The term of risk literacy is derived from the traditional term of literacy as the ability to read and write. Partially the risk literacy is related to arithmetic literacy with mathematical comprehension of probability For Risk Management the term's meaning has been tailored to the ability
- to use language for communicating qualitative dimension of risk and risk mitigation resources,
- to perceive and communicate numbers for describing the extend of risk and the amount of available resources,
- to read images, diagrams and maps to derive decision support information about the (spatial) distribution of risks and the availablility and application of resources for risk mitigation,
- to use computers (especially mobile device) to retrieve information about risk and risk mitigation resources, and
- other basic means to associate certain observable objects and processes in our environment with a certain risk, understand the rationals about risk and the purpose of certain resources for risk mitigation, communicate your own knowledge about risk and resource to other members of the community, gain useful new knowledge due to constant change of our environment and adapt to the new requirements and constraints by changing your own risk management strategies. Due to climate change, population growth and limitation of resource in general, risk literacy is global challenge. The concept of risk literacy is an importing pillar for risk management because sometimes it is difficult to remove the source of risk (e.g. radioactive contamination Fukushima, ...) and being risk literate is crucial for the affected population to use skills and technology to minimize exposure to the risk. A person who travels and resides in a foreign country but is unable to perceive or respond to the risk in this new environment would also be regarded by the locals as being risk illiterate even if he or she is fully aware of the risk in his/her country of origin.
The key to risk literacy is risk awareness, a progression of skills that begins with the ability to perceive risks and decode certain environmental, social or technical conditions as dangerous, and culminates in the deep understanding of dependencies origin of risk factors and it's impact on human wellbeing. The development risk literacy involves a range of complex interdependencies environmental, cultural, biological, chemical, social or technical factors.
Once these skills are acquired, the people can attain an appropriate risk literacy tailored to their environment, they are able to apply to critical analysis, inference and synthesis of risk factors and potential impact of resources to mitigate certain risk factors. We have to distinguish between risk literacy to mitigate the risk for yourself and the risk literacy to mitigate the risk for communities with a certain accuracy of planing and the coherence of concurrent objective. From a personal perspective it makes sense to get control over a maximum of available resources for yourself (More resource better response options for risk mitigation). But this individual objective is concurrent to the demand of other community members that might some of the resources with a higher priority. On a community or population scale it is necessary to use information and insights from the communities as the basis for informed decisions and efficient allocation of resources for the best impact on risk mitigation for the community as a whole.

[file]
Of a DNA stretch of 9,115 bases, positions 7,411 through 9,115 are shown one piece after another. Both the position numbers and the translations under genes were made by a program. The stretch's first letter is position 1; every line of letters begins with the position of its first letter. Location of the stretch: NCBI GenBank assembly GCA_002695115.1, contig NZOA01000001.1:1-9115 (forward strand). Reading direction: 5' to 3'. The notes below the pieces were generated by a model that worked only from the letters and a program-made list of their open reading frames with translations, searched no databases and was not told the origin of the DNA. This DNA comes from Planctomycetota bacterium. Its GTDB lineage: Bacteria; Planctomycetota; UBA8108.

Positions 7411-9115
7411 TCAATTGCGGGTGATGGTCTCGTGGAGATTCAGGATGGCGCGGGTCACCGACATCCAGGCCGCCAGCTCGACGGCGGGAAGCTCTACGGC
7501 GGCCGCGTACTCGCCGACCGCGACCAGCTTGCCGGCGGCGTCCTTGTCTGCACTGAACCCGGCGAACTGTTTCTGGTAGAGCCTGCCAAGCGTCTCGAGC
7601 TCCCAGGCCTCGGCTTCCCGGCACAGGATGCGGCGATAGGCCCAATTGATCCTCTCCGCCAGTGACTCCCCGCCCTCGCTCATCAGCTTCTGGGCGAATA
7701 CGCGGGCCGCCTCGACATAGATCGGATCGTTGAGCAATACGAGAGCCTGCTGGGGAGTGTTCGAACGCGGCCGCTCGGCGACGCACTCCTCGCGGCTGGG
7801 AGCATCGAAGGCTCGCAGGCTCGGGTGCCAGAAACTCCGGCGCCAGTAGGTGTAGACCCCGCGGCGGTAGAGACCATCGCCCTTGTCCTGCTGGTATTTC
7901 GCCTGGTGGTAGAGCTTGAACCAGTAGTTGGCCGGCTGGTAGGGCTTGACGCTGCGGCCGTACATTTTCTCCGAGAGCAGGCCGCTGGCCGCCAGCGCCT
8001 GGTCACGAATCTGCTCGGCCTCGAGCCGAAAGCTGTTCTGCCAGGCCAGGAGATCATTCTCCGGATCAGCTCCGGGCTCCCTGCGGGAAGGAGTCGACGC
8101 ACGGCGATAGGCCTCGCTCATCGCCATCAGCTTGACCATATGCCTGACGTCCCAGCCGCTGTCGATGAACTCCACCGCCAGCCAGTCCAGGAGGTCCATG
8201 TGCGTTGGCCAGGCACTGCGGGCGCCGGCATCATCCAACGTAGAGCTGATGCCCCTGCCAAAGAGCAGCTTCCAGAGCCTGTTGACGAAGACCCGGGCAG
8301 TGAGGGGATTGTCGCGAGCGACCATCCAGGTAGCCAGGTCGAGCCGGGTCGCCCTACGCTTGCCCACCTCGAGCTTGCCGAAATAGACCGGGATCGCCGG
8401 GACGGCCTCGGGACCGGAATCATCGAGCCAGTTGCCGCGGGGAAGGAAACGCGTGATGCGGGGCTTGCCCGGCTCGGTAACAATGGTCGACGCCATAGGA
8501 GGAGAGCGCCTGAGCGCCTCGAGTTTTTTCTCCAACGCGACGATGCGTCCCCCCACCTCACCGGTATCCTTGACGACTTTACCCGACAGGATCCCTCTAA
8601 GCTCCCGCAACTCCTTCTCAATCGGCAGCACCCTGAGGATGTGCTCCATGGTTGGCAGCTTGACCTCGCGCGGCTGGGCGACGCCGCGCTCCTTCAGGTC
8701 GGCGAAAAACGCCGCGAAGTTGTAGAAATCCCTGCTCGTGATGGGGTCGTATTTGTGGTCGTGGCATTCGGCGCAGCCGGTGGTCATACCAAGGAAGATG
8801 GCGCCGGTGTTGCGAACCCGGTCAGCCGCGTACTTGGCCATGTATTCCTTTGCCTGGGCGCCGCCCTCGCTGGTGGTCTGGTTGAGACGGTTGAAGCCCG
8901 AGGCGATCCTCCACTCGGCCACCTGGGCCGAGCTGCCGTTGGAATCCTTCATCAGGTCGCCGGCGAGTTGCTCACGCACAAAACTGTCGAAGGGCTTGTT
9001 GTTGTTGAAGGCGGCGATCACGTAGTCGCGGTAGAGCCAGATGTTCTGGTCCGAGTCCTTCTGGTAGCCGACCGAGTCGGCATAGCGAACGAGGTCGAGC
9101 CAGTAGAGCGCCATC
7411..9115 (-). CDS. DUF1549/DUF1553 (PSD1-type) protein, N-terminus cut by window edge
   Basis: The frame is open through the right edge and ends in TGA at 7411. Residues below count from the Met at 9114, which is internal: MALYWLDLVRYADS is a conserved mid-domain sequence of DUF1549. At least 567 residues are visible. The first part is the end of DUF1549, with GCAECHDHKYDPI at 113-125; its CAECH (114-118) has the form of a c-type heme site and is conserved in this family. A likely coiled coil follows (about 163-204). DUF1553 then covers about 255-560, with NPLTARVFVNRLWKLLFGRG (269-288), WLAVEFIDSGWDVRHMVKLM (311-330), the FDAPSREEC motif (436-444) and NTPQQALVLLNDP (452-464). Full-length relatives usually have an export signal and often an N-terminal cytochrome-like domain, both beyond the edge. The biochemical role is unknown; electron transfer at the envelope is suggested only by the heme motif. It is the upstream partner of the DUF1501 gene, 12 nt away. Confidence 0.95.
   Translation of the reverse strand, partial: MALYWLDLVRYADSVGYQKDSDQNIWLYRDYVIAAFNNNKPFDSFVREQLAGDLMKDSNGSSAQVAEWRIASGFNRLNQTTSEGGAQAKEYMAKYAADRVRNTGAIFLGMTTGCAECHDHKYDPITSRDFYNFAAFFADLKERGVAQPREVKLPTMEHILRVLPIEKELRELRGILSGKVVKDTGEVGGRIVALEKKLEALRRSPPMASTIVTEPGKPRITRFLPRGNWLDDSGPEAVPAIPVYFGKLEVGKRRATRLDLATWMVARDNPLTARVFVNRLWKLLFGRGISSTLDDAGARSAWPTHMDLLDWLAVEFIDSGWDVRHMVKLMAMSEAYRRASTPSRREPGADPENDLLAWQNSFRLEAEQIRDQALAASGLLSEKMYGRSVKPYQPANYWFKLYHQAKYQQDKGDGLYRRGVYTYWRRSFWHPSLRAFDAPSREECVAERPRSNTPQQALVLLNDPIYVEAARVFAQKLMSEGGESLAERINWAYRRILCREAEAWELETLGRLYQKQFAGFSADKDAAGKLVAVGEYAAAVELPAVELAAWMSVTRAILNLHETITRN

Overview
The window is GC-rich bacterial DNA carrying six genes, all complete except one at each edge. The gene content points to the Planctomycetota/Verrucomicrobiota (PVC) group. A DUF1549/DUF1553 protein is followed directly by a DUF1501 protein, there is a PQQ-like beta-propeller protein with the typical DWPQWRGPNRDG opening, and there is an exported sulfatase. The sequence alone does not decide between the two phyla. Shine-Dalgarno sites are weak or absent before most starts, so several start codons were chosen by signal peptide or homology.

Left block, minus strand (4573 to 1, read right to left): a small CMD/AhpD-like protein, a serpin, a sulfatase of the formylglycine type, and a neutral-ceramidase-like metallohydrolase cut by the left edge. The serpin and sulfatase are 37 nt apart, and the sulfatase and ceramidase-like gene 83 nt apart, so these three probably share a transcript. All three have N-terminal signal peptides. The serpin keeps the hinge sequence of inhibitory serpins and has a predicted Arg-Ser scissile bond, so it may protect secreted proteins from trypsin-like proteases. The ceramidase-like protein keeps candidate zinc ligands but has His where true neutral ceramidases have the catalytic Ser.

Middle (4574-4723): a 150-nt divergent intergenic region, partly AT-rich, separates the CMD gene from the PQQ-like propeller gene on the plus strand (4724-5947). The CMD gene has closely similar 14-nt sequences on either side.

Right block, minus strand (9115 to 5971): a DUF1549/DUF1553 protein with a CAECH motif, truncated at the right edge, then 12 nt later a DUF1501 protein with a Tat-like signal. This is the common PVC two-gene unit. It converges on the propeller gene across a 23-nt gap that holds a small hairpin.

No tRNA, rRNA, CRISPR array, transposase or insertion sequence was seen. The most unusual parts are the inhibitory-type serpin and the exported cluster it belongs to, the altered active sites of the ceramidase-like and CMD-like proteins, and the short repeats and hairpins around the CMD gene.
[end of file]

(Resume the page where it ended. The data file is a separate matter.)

The United Nations Educational, Scientific and Cultural Organization (UNESCO) defines literacy as the "ability to identify, understand, interpret, create, communicate and compute, using printed and written materials associated with varying contexts. Literacy involves a continuum of learning in enabling individuals to achieve their goals, to develop their knowledge and potential, and to participate fully in their community and wider society".
In this context risk literacy is part of the term Literacy in general
But if we consider the opposite of Literacy as the inability to do read and write, illiteracy or analphabetism could be the case for people living in a community, but they can be highly risk literate to deal the threats and hazards in their environment (e.g. risk literacy to survive in an arctic very cold environment).
- "Literate." Merriam-Webster.com. Merriam-Webster, n.d. Web. 19 Aug. 2014. <http://www.merriam-webster.com/dictionary/literate>.
- UNESCO. "Education for All: A Global Monitoring Report" (PDF). UNESCO. UNESCO. p. 150.
- UNESCO, G. (2013). EFA Global Monitoring Report 2013/14: Teaching and Learning: Achieving Quality for All. Paris: UNESCO. According to the, 2014, 153.
- "The Plurality of Literacy and its implications for Policies and Programs". UNESCO Education Sector Position Paper: 13. 2004. http://unesdoc.unesco.org/images/0013/001362/136246e.pdf.
- Margie Gillis, Ed.D., President, Literacy How, Inc., and Research Affiliate, Haskins Laboratories at Yale University; Sally Grimes, Ed.M., Executive Director, Literate Nation and Founder, Grimes Reading Institute; Cinthia Haan, Author and Chair, The Haan Foundation for Children and President, Power4Kids Reading Initiative; Peggy McCardle, Ph.D., M.P.H., Chief, Child Development and Behavior Branch, National Institute of Child Health and Human Development; Louisa Moats, Ed.D., President, Moats Associates Consulting, Inc.; Anthony Pedriana, Author and retired urban schoolteacher and principal; Susan Smartt, Ph.D., Senior Research Associate, National Comprehensive Center for Teacher Quality, Vanderbilt University; Catherine Snow, Ph.D., Author, Researcher and Professor of Education, Harvard Graduate School of Education, Harvard University; Cheryl Ward, M.S.M., C.A.L.P., Co-founder of Wisconsin Reading Coalition and academic language practitioner; Maryanne Wolf, Ed.D., Author and Director, Center for Reading and Language Research, Tufts University.